I read a comment that Trump should be elected in 2024 to finish the work he began against the swamp in his first term. He initiated many productive and innovative policies, and I’m not very interested in debating that point. But when it comes to draining the swamp, how successful was he? How would we even define “draining the swamp”? Were part of the difficulties he encountered due to his lack of understanding about how pervasive and deep the swamp actually was? Do you think he’s learned from the first time around, and that he would tackle the swamp in a different way?

Small Towns Do Big Things (aka, America Is OK)

 

A text from my sister prompted this post.  She lives in a small, rural mountain town in Maryland.  It read as follows: “We had a luncheon after church for our lead singer/guitarist.  He is moving to Williamsburg, VA.  We are also taking a collection for a church in the Kentucky floods.  A couple is going down to take the supplies and funds.”

I asked my sister, is that the chubby guy that sings? I remembered him, as I watched those church services online during Covid.  Her pastor’s very encouraging and passionate sermons were an inspiration during that time, and I remembered this talented musician.

Here’s a sample about six minutes into the video:

Nothing Is Certain But Death and Taxes. The IRS Can Deliver Both

 

In Orwellian Washington, DC-speak, a “budget reconciliation” bill is winging its way through Congress. Under the post-Watergate 1974 Budget Control and Impoundment Act, “reconciliation” bills have special status, especially in the United States Senate.

More Orwellian than calling it a “reconciliation” bill is its actual title: The Inflation Reduction Act. It does no such thing. But by the time you read this, it will likely have passed the Senate and is on its way to being rubber-stamped by a House narrowly controlled by Democrats and signed by a clueless, hapless, and compliant President. The Senate vote, I predict, will be 51-50, with Kamala Harris breaking the tie. There is always a chance a Senator won’t show up but don’t count on that.

Gender Equality

 

If you have walked through a corporate office anytime in the past 20 years, you might have noticed that women are over-represented in the cubicle world.  The breakdown may vary from department to department, but there are more women than men working office jobs. Sure, most large corporations will still have some sort of women’s empowerment group where the ladies can get together, pretend it is still 1960, and pat themselves on the back because they are true professionals and not just secretaries. Despite the numbers, we are still supposed to believe this is a big deal.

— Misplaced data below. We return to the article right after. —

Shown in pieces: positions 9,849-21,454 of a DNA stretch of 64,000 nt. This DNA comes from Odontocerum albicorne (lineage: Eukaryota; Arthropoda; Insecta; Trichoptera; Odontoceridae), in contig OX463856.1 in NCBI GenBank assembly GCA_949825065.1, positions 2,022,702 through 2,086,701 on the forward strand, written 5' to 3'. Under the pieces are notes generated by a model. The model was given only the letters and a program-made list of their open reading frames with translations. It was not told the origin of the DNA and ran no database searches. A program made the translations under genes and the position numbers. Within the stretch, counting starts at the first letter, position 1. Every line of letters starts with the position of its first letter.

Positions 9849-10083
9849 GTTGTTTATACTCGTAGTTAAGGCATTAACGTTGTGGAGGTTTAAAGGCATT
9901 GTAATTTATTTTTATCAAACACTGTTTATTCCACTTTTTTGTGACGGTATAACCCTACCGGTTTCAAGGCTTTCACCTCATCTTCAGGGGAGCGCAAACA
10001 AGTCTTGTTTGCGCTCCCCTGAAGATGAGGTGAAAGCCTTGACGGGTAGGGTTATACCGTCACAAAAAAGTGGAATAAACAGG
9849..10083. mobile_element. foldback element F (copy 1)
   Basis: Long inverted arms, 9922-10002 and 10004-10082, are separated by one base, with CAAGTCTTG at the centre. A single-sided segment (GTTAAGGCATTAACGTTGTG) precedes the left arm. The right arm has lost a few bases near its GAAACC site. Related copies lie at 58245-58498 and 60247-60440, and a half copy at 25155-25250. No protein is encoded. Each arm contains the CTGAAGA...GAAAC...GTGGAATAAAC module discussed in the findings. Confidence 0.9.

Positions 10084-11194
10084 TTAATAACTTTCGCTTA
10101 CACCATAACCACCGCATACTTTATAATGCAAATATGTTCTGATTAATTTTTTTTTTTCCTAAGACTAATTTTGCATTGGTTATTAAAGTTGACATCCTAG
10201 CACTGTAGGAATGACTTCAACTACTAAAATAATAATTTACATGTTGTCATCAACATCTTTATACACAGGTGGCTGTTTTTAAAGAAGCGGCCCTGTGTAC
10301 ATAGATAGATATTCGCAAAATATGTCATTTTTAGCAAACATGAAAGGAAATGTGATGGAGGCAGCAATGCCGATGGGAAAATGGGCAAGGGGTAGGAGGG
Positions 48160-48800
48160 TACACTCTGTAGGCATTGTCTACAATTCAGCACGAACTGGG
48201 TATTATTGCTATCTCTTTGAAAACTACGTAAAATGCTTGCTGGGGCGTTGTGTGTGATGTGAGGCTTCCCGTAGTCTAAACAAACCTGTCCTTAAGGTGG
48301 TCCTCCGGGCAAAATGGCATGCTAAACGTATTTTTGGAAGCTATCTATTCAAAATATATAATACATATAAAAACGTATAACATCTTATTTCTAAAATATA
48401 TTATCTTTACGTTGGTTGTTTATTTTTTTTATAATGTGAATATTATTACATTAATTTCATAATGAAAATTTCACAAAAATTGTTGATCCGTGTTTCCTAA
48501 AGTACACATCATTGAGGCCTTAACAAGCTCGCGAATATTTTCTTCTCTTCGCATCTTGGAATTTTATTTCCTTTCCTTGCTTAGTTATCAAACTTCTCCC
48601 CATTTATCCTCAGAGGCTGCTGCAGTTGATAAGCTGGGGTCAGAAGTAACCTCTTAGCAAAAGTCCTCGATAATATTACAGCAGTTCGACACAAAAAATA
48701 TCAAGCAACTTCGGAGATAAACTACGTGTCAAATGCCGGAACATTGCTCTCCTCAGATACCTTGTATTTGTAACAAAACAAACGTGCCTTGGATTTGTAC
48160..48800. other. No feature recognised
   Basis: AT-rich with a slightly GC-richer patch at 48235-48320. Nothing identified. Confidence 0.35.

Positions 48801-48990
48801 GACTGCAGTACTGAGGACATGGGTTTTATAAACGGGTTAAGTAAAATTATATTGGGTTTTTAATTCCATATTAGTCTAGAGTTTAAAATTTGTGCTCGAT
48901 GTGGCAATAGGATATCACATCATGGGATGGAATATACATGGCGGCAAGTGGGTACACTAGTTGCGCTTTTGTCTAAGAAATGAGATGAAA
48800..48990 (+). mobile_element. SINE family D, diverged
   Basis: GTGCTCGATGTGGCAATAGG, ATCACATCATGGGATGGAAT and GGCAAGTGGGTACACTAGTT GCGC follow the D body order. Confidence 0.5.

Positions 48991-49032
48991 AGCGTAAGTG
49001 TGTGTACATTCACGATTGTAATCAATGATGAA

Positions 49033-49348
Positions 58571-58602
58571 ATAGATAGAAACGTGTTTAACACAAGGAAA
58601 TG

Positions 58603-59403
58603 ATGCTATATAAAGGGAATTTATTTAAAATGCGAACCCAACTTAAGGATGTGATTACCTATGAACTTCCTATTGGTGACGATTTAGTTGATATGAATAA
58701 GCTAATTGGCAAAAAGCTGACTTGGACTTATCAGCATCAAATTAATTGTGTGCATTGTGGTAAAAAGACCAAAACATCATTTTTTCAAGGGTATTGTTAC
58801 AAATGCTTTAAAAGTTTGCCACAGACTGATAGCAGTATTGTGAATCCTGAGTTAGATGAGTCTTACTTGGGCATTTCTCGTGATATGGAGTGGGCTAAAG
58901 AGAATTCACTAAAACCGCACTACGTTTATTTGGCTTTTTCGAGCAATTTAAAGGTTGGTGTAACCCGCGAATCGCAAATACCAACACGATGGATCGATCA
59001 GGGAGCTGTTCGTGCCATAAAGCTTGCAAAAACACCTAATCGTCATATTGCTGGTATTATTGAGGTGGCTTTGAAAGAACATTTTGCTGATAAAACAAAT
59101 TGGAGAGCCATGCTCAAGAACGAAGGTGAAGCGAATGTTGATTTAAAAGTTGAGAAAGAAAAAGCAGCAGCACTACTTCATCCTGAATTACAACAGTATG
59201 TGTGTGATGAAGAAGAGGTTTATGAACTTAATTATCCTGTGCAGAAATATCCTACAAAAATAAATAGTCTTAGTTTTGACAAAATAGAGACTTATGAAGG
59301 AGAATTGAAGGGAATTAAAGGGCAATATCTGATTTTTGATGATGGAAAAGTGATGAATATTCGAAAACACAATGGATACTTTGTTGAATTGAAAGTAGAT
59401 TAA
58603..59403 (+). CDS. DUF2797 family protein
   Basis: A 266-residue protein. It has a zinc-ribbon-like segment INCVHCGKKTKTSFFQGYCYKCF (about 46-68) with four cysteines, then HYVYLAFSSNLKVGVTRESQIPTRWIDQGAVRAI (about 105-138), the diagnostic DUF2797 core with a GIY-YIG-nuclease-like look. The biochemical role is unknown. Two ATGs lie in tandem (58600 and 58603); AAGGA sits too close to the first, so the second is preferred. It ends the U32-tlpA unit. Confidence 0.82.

I’m Trying to Clear My Head with Exercise. It’s Not Working.

 

I don’t watch TV.  I’m bothered by the fast montages, flashing images, and intrusive sounds.  I can’t concentrate on a movie unless I really like it – my mind jumps around too much.  TV news shows insult me – they all sound like they’re selling something, instead of telling me what happened.  I can’t get interested in reality TV – I can’t bring myself to care what color tile some lady chooses for her backsplash.  And so on and so on.  My wife enjoys TV.  It relaxes her.  But I’ve tried, and I just can’t.

For the first time in over 15 years, I actually have time to breathe.  So I joined a gym (Planet Fitness), because I feel horrible all the time, and I need to get in shape.  When I’m on the treadmill, there is a bank of televisions 50 feet across.  All tuned to different stations, to distract us from our boring exercise.  Help pass the time.  But for me, it makes it so much worse.  I can’t even watch one program at home, because my mind jumps around too much.  Imagine me watching several programs at once, while surrounded by other stimulation like various people exercising and interacting – imagine what all that does to my restless mind.

Allow me to share with you a rough approximation of 15 minutes of my morning today, while I was on the treadmill:

Polio Is Back